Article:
A working scale model of an embodiment of the present invention has been tested.


The object, design and functioning of the present invention will be clarified hereinafter by an embodiment of the invention described by this specification with reference to the accompanying three drawings for which like item numbers refer to the same items in all three drawings:

FIG. 1 is a front view of the present invention from south.

FIG. 2 is a side view from the west with items 1 and 2 leaning northward (item 2 and item 7 do not show up separately).

FIG. 3 is a cross-sectional view of either item 1 or item 2 with item 6 or item 7 in place as described by U.S. Pat. No. 4,266,858.


An embodiment of the present invention is shown by FIGS. 1, 2 and 3 and is comprised, in part, of two solar concentrators with a cross-section as described by U.S. Pat. No. 4,266,858 and shown by FIG. 3. In detail, the embodiment is comprised, in part, of two through-shape solar reflectors items 1 and 2, the lengths of which extend essentially north-south and the cross-sectional centerlines of which are essentially perpendicular to the respective planes items 3 and 4 whose line of intersection extend essentially north-south and which include an angle item 5 between their undersides of less than 180 degrees. The embodiment also consists of absorber-converter conduits, the first type conduits, items 6 and 7, setting in the cavities formed by the reflectors and of second type conduits (energy-conveying means) items 8 and 9 which feed cooler fluid from the reservoir (energy-receiving means) item 10 to the lower extremities of the first type conduits and of third type conduits (energy-conveying means) items 11 and 12 which transfer hotter fluid from the upper extremities of the first conduits to the reservoir (also a constituent). The two concentrators positioned on their respective planes are treated as an assembly which leans northward as in FIG. 2 by a chosen angle item 13 with the horizontal item 14.

A working scale model of the embodiment has been built and operated. In actual practice, as with the scale model, the reservoir, parts of the conduits and parts of the reflectors would be insulated and the reflector appertures would be covered with a material that passes light.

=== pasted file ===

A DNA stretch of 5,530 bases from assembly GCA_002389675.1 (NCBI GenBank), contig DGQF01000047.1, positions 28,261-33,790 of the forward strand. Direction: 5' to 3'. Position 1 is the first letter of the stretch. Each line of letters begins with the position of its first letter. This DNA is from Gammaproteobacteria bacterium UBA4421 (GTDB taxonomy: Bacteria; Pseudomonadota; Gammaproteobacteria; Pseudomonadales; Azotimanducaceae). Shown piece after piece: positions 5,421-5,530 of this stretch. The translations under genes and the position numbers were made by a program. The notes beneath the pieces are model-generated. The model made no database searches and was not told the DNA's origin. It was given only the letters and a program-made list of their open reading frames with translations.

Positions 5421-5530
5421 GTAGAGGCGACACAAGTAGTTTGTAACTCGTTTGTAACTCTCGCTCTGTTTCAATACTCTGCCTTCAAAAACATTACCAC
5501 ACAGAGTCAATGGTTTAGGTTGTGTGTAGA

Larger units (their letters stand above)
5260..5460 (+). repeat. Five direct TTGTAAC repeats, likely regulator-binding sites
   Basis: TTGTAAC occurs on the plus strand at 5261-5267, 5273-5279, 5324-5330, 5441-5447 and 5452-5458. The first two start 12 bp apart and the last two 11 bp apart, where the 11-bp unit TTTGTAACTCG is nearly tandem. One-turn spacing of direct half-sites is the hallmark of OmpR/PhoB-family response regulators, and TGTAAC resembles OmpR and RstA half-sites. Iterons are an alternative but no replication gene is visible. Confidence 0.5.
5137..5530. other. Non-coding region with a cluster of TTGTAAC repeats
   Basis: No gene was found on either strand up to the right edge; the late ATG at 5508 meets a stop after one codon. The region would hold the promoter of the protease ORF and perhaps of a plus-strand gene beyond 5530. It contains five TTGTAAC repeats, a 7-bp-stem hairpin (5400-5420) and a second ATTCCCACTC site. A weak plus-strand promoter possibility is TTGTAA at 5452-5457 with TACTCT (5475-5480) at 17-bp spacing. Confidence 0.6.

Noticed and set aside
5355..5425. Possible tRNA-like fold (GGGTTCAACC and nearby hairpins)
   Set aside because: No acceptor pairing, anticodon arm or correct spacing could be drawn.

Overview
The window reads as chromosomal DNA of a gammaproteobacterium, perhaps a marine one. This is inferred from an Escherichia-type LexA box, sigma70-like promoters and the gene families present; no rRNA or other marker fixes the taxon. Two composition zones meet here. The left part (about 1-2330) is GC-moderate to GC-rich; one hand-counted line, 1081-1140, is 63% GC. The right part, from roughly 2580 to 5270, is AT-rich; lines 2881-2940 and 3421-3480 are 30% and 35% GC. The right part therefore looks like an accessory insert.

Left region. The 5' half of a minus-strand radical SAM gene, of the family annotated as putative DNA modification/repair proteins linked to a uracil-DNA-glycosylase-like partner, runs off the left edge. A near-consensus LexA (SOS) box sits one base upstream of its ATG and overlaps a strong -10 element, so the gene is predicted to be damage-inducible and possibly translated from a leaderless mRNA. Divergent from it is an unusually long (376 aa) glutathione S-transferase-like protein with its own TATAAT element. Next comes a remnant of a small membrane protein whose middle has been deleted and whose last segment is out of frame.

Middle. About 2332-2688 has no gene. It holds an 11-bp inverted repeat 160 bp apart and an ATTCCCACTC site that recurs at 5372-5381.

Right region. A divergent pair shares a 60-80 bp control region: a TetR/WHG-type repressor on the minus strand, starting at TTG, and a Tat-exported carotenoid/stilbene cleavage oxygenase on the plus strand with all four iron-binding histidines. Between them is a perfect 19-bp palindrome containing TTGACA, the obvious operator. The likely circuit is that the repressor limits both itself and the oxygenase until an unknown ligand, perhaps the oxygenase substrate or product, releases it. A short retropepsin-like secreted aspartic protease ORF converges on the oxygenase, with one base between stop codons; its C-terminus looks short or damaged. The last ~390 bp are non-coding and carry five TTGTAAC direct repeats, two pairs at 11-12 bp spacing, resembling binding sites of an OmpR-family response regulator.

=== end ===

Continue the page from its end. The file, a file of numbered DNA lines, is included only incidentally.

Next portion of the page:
Operation of the embodiment may be understood with reference to FIGS. 1 and 2. The morning sun enters the eastward-leaning reflector item 2 and concentrates on the absorber (first conduit) item 7, heating the liquid contents of item 7. Resulting thermal expansion of the liquid reduces its density and makes the liquid in the absorber and the third conduit item 12 lighter than earlier with the result that the relatively heavier liquid in the syphoning cooler second conduit item 9 pushes the hotter liquid in the first conduit and third conduit on into the reservoir item 10. Later, as the day progresses, sun enters the westward-leaning reflector item 1 which with its absorber item 6, hotter third conduit item 11 and second, cooler conduit item 8 functions exactly as the eastward-leaning reflector and its conduits. Thus, heated liquid has been put in storage without pumping. The period during the day during which both reflectors with respective conduits are simultaneously functional as well as the total daily period of functioning is fixed when the angle item 5 is chosen. The fraction from 1.0 to less than 1.0 of the year during which the embodiment functions is determined by the angle of lean item 13.

Patent Citations
Cited PatentFiling datePublication dateApplicantTitle
US4373513 *Jun 17, 1980Feb 15, 1983Peter MaternaHigh-efficiency non-tracking solar collector device
US4815444 *Oct 22, 1987Mar 28, 1989Holland Beecher JModerate to moderately high temperature solar liquid heater
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US7910392Apr 1, 2008Mar 22, 2011Solaria CorporationMethod and system for assembling a solar cell package
US7910822Oct 17, 2005Mar 22, 2011Solaria CorporationFabrication process for photovoltaic cell
US8049098Aug 28, 2008Nov 1, 2011Solaria CorporationNotch structure for concentrating module and method of manufacture using photovoltaic strips
US8119902May 16, 2008Feb 21, 2012Solaria CorporationConcentrating module and method of manufacture for photovoltaic strips
US8227688Oct 17, 2005Jul 24, 2012Solaria CorporationMethod and resulting structure for assembling photovoltaic regions onto lead frame members for integration on concentrating elements for solar cells
US8513095Aug 28, 2008Aug 20, 2013Solaria CorporationMethod and system for separating photovoltaic strips
US8707736Jul 23, 2008Apr 29, 2014Solaria CorporationMethod and apparatus for manufacturing solar concentrators using glass process
WO2009041947A1 *Sep 28, 2007Apr 2, 2009Univ CaliforniaResidential solar thermal power plant
WO2012040663A2 *Sep 23, 2011Mar 29, 2012Roland WinstonSolar thermal concentrator apparatus, system, and method
U.S. Classification126/640, 126/694, 126/692
International ClassificationF24J2/34, F24J2/14
Cooperative ClassificationF24J2/345, Y02E10/45, F24J2/14
European ClassificationF24J2/14, F24J2/34B
Legal Events
Dec 2, 1997FPExpired due to failure to pay maintenance fee
Effective date: 19970924
Sep 21, 1997LAPSLapse for failure to pay maintenance fees
Apr 29, 1997REMIMaintenance fee reminder mailed